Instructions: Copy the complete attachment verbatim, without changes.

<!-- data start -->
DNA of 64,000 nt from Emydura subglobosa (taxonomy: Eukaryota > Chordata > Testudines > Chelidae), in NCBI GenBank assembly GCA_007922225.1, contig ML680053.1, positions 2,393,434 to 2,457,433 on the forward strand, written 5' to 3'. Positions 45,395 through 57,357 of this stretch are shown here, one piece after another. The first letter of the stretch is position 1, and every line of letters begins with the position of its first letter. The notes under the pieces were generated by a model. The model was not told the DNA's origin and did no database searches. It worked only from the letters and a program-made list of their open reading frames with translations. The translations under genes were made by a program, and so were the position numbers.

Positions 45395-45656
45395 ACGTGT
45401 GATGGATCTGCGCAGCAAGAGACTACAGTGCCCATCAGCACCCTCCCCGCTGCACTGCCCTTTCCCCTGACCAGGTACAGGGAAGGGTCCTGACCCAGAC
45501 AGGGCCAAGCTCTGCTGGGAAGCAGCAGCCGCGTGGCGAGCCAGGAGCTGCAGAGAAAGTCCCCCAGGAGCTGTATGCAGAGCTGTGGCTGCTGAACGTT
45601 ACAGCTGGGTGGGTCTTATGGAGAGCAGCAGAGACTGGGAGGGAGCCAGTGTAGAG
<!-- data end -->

DNA of 64,000 nt from Emydura subglobosa (taxonomy: Eukaryota > Chordata > Testudines > Chelidae), in NCBI GenBank assembly GCA_007922225.1, contig ML680053.1, positions 2,393,434 to 2,457,433 on the forward strand, written 5' to 3'. Positions 45,395 through 57,357 of this stretch are shown here, one piece after another. The first letter of the stretch is position 1, and every line of letters begins with the position of its first letter. The notes under the pieces were generated by a model. The model was not told the DNA's origin and did no database searches. It worked only from the letters and a program-made list of their open reading frames with translations. The translations under genes were made by a program, and so were the position numbers.

Positions 45395-45656
45395 ACGTGT
45401 GATGGATCTGCGCAGCAAGAGACTACAGTGCCCATCAGCACCCTCCCCGCTGCACTGCCCTTTCCCCTGACCAGGTACAGGGAAGGGTCCTGACCCAGAC
45501 AGGGCCAAGCTCTGCTGGGAAGCAGCAGCCGCGTGGCGAGCCAGGAGCTGCAGAGAAAGTCCCCCAGGAGCTGTATGCAGAGCTGTGGCTGCTGAACGTT
45601 ACAGCTGGGTGGGTCTTATGGAGAGCAGCAGAGACTGGGAGGGAGCCAGTGTAGAG